TYLER PERRY’S MADEA’S FAREWELL PLAY Stream on BET+. Last year, Tyler Perry threw on his gray wig, lipstick and thick, square glasses, and hit the road: He was going to retire his most famous character, Madea, but first he was taking her on a final tour. The show he presented, “Madea’s Farewell Play,” covers familiar Madea territory: wisecracks, music and a plot built on a law school graduation that brings the family back together — comfort food for fans who stream this recorded version. “That old broad has been good to me, so who knows — maybe one day I’ll tell the story of Madea in the ’70s and hire a real actress to play the role,” Perry wrote in an essay in The New York Times last year. “But the time of playing her has come to an end.”
RAVI PATEL’S PURSUIT OF HAPPINESS Stream on HBO Max. The comic actor Ravi Patel drinks margaritas with a table full of retirees, interviews a cognitive behavioral therapist and gets smacked in the face by his young daughter in this travel documentary series. Each episode finds Patel in a different part of the world, exploring how four different cultures approach four facets of human life: parenting (in Japan), work (South Korea), retirement (Mexico) and immigration (Denmark).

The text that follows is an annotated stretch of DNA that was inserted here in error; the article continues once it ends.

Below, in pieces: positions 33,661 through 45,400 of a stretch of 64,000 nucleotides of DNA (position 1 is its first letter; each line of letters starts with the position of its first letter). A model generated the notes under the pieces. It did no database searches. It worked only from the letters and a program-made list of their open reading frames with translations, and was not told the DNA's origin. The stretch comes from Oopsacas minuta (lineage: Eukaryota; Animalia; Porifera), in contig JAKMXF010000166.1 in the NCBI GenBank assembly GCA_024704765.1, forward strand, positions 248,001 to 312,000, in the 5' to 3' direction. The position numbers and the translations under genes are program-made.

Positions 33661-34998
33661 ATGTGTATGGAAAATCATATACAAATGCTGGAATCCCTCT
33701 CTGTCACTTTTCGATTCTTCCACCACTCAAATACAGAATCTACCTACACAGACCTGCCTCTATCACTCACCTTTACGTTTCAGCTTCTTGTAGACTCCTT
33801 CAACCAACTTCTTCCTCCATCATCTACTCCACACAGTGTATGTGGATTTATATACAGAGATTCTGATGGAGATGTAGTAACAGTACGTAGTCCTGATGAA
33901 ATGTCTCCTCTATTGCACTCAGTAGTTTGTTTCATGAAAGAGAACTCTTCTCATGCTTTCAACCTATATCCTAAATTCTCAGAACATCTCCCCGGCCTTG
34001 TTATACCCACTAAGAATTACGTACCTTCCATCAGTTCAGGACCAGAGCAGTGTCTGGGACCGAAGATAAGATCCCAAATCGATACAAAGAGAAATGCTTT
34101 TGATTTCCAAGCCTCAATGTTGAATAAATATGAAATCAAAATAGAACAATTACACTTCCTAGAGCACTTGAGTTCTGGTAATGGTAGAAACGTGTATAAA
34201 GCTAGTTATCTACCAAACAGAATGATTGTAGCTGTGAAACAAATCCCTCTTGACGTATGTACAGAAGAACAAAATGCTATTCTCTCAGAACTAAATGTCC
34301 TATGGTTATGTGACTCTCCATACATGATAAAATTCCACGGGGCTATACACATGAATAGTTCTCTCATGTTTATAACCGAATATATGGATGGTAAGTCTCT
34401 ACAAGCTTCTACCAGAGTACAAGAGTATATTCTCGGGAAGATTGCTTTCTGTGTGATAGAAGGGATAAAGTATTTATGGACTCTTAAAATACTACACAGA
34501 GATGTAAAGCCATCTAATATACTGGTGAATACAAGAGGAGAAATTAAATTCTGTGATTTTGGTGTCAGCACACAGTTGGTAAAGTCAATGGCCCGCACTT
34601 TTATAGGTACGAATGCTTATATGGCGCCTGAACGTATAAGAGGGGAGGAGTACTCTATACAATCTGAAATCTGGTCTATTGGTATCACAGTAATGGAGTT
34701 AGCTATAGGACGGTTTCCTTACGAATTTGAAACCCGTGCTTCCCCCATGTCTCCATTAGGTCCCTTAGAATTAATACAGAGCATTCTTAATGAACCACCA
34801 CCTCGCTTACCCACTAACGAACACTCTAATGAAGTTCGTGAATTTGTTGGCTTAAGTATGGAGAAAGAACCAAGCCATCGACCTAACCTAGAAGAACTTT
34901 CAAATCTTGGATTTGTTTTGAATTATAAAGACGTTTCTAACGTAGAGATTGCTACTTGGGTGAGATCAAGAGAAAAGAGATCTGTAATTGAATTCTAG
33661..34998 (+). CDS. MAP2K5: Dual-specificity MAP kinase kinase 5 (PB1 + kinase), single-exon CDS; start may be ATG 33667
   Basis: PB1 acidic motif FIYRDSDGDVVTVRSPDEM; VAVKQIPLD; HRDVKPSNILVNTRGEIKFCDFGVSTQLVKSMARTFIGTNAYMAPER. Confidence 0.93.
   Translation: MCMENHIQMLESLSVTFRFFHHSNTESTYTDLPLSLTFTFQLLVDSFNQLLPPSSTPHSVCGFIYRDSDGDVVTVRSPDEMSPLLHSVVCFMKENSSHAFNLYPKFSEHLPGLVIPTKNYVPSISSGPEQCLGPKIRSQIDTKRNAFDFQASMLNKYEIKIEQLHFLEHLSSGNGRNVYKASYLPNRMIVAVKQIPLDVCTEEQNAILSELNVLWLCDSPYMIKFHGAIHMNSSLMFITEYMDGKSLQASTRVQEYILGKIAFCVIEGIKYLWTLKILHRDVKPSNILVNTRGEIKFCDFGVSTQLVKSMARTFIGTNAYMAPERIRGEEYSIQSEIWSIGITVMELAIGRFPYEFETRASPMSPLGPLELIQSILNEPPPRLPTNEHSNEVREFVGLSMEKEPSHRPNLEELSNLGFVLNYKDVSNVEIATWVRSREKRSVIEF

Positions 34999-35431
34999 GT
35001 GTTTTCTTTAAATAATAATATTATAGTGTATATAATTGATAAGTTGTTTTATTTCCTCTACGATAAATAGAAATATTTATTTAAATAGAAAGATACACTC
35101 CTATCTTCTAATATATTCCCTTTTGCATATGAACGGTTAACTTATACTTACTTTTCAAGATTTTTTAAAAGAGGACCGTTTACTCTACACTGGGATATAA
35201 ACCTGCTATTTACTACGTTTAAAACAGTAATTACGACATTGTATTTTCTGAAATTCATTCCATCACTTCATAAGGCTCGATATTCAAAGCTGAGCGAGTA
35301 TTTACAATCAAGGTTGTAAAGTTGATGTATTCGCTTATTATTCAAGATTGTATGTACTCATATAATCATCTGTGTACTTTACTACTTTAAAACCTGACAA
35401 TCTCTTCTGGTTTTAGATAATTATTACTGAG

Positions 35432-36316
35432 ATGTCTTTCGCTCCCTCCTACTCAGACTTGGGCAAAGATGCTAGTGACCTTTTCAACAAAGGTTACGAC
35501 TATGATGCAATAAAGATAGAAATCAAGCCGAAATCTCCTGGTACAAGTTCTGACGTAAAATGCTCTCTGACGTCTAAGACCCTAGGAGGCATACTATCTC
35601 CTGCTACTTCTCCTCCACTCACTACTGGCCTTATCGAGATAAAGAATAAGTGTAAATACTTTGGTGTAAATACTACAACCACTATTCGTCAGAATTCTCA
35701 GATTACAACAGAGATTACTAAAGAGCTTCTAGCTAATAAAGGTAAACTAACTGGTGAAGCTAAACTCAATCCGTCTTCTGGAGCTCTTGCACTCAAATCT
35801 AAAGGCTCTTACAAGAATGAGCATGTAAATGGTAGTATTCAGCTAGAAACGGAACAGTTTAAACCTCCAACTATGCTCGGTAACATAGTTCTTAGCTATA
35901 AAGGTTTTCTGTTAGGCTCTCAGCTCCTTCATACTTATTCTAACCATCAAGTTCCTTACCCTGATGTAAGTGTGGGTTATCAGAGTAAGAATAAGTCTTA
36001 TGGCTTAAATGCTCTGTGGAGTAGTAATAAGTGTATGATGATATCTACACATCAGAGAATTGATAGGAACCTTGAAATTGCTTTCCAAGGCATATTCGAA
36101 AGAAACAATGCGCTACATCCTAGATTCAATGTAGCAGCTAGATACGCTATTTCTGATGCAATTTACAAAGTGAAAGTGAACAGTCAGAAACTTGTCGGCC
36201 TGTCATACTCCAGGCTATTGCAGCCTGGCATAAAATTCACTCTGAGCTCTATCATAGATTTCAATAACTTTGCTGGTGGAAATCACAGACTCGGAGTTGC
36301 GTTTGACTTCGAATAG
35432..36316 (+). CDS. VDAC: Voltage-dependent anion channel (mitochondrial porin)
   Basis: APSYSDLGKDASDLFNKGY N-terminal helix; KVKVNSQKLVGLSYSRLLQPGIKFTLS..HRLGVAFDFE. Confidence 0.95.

RISING PHOENIX (2020) Stream on Netflix. The 2020 Paralympic Games had been scheduled to take place this summer in Tokyo. Of course, it was postponed because of the pandemic. So what better time to take stock of the history of the event? That’s what the directors Ian Bonhôte and Peter Ettedgui (“McQueen”) do in this new documentary, which traces the Games over decades and collects interviews with star athletes like Tatyana McFadden, Ellie Cole and Jonnie Peacock. In her review for The Times, Natalia Winkelman wrote that while the film is inspiring, it vaults over tough subjects. “Complicated topics, like the fraught relationship between the Paralympics and the Olympics, which take place in the same facilities but can receive uneven attention, are skimmed or skirted,” Winkelman wrote. She added that “by avoiding complexity, ‘Rising Phoenix’ preserves its inspiring mood, but offers only a platform for champions who already dominate the arena.”
AMY (2015) 5:50 p.m. on Showtime. “Look, we all know how this ended. There are no surprises here. It wasn’t pretty, and we have to deal with that.” That’s what the director Asif Kapadia recalled saying to his collaborators before he started making this Amy Winehouse documentary. (Kapadia spoke to The Times about the film in 2015.) A character portrait painted with the help of over 100 interviews and a surplus of archival footage, “Amy” gives an in-depth look at the story of a star whose basic biography — talent leads to fame leads to early death — is well worn. The result is a movie that is “spikier, tougher and more interesting than the usual official biographies-hagiographies,” A.O. Scott wrote in his review for The Times.